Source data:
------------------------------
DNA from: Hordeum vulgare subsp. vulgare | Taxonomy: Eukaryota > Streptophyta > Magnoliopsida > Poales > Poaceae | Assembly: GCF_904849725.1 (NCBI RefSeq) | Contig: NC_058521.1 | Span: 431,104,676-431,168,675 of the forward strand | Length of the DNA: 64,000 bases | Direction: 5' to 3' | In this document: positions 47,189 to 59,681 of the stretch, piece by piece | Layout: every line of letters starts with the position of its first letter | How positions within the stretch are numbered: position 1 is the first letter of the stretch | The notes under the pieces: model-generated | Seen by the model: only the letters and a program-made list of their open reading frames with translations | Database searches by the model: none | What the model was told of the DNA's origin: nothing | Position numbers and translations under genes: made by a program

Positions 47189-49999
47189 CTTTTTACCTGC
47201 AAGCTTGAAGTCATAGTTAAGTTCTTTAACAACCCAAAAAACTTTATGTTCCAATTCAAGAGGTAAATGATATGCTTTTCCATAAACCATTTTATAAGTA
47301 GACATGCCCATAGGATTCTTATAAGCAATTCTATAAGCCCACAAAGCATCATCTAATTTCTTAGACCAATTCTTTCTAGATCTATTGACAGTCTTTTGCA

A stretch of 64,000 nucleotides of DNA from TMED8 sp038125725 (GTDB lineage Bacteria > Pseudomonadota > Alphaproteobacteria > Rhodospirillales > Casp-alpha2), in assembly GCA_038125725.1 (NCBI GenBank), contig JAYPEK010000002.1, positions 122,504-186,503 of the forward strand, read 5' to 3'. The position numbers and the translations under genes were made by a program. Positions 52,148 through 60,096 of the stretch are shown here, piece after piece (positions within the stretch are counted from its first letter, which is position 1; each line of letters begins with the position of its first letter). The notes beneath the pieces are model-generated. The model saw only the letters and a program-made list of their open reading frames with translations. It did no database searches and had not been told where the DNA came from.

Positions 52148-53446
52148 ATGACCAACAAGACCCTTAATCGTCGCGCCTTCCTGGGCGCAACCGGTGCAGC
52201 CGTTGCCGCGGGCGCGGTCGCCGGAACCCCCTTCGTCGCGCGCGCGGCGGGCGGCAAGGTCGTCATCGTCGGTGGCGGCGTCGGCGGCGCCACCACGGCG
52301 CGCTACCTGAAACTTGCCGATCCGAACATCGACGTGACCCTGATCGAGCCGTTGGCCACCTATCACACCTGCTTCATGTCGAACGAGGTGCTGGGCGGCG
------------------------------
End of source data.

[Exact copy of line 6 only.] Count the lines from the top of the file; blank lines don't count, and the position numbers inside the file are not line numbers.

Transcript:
A stretch of 64,000 nucleotides of DNA from TMED8 sp038125725 (GTDB lineage Bacteria > Pseudomonadota > Alphaproteobacteria > Rhodospirillales > Casp-alpha2), in assembly GCA_038125725.1 (NCBI GenBank), contig JAYPEK010000002.1, positions 122,504-186,503 of the forward strand, read 5' to 3'. The position numbers and the translations under genes were made by a program. Positions 52,148 through 60,096 of the stretch are shown here, piece after piece (positions within the stretch are counted from its first letter, which is position 1; each line of letters begins with the position of its first letter). The notes beneath the pieces are model-generated. The model saw only the letters and a program-made list of their open reading frames with translations. It did no database searches and had not been told where the DNA came from.